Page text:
The book focuses on small action cameras – the format which includes devices made by GoPro, SeaLife and Paralenz – all of which have more depth to them than one might first imagine. Award-winning underwater cameraman Jeff Goodman shows how versatile they can be and how to get the best out of them.
Every one of the 200+ images in the book was shot with an action camera.
The book looks at important camera features and cuts through the dizzying array of equipment choices. Homing in on what is useful for underwater videoing, Jeff then provides the vital background knowledge key to achieving great results, time after time, whatever device you use:
How to avoid the typical mistakes made by many budding underwater filmmakers.
Capture better shots and turn them into engaging sequences.
An introduction to the editing process – simple techniques to make the best videos.
Jeff also explains how to use action cameras to take better underwater stills, both in the water and later from the video which has been shot.
The book concludes with two exercises that put the theory into practice.
Although technology moves on at a pace, some things will always remain true. Nowadays shooting exclusively with tiny action cameras, Jeff shares a lifetime of essential underwater video know-how in one handy book.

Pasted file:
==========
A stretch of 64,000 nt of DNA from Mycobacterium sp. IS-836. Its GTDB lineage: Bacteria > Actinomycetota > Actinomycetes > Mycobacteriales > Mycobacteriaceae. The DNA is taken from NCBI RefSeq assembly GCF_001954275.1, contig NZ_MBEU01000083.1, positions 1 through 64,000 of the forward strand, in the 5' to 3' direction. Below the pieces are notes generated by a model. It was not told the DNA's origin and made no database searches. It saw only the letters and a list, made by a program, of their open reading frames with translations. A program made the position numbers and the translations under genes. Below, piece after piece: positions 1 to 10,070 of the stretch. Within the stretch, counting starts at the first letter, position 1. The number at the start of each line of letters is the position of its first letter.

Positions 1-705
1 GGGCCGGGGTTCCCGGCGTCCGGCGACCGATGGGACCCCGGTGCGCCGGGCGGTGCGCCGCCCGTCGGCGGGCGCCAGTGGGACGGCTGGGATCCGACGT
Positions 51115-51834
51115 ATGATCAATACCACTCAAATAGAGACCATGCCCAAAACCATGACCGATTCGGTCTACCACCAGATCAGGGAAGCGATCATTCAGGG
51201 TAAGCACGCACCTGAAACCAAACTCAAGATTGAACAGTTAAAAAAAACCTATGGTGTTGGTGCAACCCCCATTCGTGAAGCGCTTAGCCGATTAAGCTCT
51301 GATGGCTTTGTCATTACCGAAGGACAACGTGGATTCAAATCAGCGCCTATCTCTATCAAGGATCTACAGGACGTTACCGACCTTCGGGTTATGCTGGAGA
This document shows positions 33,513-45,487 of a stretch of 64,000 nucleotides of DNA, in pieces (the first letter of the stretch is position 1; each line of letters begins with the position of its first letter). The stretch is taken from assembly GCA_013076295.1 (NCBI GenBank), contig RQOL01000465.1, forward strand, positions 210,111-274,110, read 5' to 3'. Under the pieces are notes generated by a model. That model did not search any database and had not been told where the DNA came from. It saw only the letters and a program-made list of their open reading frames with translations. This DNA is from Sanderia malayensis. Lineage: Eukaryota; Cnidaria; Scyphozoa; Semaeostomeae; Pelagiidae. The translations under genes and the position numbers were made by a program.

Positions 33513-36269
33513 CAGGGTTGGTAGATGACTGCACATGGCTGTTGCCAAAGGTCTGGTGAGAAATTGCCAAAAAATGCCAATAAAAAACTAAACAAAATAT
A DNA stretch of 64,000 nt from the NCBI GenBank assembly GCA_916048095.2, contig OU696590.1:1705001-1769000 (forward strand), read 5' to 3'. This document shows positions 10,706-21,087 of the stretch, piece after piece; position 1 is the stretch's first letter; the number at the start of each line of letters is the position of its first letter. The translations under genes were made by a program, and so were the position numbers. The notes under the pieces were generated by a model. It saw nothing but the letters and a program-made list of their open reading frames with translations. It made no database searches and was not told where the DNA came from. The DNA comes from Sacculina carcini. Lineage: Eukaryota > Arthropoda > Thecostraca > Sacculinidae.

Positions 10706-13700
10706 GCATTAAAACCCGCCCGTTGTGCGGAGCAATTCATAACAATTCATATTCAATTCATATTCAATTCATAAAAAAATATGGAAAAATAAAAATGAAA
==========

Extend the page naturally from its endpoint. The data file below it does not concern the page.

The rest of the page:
Jeff Goodman is an award-winning cameraman and director experienced in wildlife, underwater, aerial and sound sync lighting camera work. Jeff started his TV career making a series of 30 minute underwater films in 1980 with his associate Laurie Emberson. With over 10,000 professional dives to his name, Jeff has travelled the world filming in a variety of environments while working for the BBC, National Geographic, Discovery and many other international production companies.
Award-winning filmmaker, photographer, and explorer Kip Evans has led or participated in more than 70 expeditions throughout the world, including assignments in Antarctica, the Arctic, Costa Rica, Chile, and the Galapagos Islands. As a photographer, he has worked on dozens of National Geographic Society projects since 1998, including the five-year Sustainable Seas project to explore and document US National Marine Sanctuaries.